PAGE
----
Companies are not getting full value out of centralising procurement in tax-efficient locations by failing to factor in the importance of the area’s operational capabilities.

Speaking at the Procurecon 2012 conference in Brussels last week, Alaba Adedayo, a director at accountants Ernst & Young, explained that despite companies facing criticism for minimising the amount of tax they pay, it will continue to grow as a trend.

He said: “We’ve all heard in the press about organisations moving to low-cost or low-tax locations and paying single digit tax returns on income from the UK…[But] we’re all going to employ tax efficiency going forward as companies need to save money.”

He explained that four out of the top five global consumer products companies had either already or were in the process of moving their procurement operations to a low-cost location.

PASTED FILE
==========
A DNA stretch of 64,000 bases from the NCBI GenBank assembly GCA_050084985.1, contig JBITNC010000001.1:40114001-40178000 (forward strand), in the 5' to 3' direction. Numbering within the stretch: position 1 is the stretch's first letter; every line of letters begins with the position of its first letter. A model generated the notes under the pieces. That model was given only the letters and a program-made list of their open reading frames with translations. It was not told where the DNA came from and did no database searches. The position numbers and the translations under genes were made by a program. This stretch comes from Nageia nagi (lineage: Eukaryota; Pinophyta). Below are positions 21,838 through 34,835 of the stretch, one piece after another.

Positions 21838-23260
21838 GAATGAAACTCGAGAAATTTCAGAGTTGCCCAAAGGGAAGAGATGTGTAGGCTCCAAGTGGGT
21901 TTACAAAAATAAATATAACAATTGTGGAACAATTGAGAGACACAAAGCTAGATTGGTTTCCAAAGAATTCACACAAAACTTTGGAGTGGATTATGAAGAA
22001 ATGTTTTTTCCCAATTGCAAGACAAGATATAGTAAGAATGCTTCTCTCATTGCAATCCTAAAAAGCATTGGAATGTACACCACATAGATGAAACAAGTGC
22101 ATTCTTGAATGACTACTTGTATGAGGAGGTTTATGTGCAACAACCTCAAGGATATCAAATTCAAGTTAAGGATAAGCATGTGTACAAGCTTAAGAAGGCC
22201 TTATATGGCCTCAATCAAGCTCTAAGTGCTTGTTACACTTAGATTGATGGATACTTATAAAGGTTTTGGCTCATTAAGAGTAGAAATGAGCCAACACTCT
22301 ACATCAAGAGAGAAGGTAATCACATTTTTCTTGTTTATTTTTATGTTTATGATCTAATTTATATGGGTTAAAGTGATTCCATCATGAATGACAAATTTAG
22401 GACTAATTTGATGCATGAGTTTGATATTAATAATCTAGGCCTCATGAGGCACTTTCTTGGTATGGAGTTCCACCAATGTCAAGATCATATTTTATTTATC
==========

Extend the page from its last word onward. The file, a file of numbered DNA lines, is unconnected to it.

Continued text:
But, he argued, when deciding on where to relocate procurement, companies often become too fixated on one factor rather than looking for a combination of benefits. “Either the organisation consolidates and creates a group hub or function in a location that doesn’t provide tax benefits, or it looks at tax benefits and doesn’t look at the operational benefits there,” he said.

He told the audience that to employ an effective tax efficiency strategy for a decentralised model is “virtually impossible”.
“You miss out on economies of scale benefits. Centralisation, on the other hand, gives you much greater control in relation to location,” he said.

13 November 2012, Adam Leach, SupplyManagement

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